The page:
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10 Ways to Achieve Success in Nursing School

10 Ways to Achieve Success in Nursing School

Beth Anderson | RN, BSN

8. Use the Internet to Connect With Other Nurses

Perhaps you’ve heard the expression, “Nurses eat their young.” Perhaps you’ve even experienced that phenomenon in your clinicals. Believe me, this is the exception rather than the norm. For the most part, nurses love to share their knowledge and experience with others, and connecting with other nurses on the Internet is a great way to take advantage of this.

So where should you begin? Right here on NursingLink. The best way to connect with others is to start a thread in our discussions. Not sure if you want to specialize in pediatrics? Start a thread in Pediatric Nursing. Are you wondering if working as a CNA while you are in school is a good idea? Take a look at the Career Strategies thread.

You can also submit news articles and start a conversation about them. You can submit educational materials. Have you written a paper that you really like? Submit it here. Posting your work on NursingLink is a great way to get feedback from other nurses.

9. Keep a Journal

It’s inevitable. Things are going to happen that will overwhelm you, piss you off, make you cry, leave you feeling bewildered. How will you process it all? A great way of doing this is by keeping a journal. It doesn’t have to be anything fancy. It could be as simple as a notebook that you write a few paragraphs in when you need to get some things off your chest. Or you could get a little more elaborate and start a blog. A blog is kind of like an online diary that you share with others. Some student nurses maintain blogs where they post stories and thoughts about what it’s like to be in nursing school.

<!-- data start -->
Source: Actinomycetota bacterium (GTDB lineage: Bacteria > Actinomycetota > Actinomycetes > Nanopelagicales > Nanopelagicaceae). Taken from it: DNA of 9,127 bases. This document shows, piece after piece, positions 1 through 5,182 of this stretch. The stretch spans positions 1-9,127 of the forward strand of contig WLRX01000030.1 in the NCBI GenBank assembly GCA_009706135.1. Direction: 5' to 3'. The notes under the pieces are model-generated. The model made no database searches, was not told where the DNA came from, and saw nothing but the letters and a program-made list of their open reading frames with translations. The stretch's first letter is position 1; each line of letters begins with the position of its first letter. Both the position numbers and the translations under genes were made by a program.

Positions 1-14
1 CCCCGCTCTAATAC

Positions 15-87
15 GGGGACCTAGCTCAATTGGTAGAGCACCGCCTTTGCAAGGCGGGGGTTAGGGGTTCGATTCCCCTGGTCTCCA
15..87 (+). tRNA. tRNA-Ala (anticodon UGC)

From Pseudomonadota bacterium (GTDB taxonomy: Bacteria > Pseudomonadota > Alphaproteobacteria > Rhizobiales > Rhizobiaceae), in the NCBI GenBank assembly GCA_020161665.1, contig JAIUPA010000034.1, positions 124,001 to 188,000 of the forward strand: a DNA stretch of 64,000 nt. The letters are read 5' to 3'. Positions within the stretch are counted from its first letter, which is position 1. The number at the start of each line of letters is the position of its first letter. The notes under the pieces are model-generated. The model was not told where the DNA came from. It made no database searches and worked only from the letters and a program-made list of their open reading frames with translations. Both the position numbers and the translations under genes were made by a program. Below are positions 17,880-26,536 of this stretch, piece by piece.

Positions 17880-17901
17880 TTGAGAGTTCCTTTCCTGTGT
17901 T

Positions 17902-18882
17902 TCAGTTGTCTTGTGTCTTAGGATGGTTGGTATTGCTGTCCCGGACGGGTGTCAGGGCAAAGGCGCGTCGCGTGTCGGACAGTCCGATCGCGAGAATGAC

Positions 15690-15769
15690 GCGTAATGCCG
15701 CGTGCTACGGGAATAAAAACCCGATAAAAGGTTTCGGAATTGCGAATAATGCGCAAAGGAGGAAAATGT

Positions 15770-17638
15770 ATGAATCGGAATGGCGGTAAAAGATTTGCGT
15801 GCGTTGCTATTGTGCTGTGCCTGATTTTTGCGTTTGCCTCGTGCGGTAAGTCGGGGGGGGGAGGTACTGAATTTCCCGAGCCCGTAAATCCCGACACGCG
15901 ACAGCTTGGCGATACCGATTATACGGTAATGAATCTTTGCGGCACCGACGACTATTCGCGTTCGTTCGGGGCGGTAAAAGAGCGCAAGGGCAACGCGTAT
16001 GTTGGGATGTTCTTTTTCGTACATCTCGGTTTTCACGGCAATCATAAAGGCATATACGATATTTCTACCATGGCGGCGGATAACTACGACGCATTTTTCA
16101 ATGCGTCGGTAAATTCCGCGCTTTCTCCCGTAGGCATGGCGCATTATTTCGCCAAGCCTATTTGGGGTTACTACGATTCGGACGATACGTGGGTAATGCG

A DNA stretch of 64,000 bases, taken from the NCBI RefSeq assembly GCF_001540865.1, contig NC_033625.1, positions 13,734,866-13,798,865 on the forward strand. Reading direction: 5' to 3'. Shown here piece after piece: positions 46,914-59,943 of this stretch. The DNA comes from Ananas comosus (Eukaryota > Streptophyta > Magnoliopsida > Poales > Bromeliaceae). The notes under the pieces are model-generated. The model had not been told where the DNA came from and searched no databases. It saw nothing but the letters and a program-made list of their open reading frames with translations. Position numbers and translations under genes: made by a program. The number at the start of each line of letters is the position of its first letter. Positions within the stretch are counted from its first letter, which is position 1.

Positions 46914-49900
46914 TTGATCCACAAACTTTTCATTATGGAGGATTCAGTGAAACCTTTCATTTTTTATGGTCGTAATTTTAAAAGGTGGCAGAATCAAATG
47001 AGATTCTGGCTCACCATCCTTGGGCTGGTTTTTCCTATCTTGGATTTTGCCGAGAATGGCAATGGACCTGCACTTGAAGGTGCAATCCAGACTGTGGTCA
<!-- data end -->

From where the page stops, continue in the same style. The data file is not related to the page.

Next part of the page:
10. Remember Why You Chose Nursing in the First Place

Are you still paying attention? Good, because this is the most important step. At the end of the day all the classes, books, labs, clinicals, care plans, study groups and term papers don’t add up to anything if you lose site of why you are doing all of this in the first place. Ask yourself why you chose nursing and write it down on a piece of paper. Keep it handy so that when you feel you are approaching a critical point of stress and frustration, you will remember that there is a reason for all of it.

And believe me, it’s worth it. The day I received my RN license in the mail was one of the best days of my life; and even on the toughest days at work, I still go home knowing that what I do makes a difference in people’s lives.

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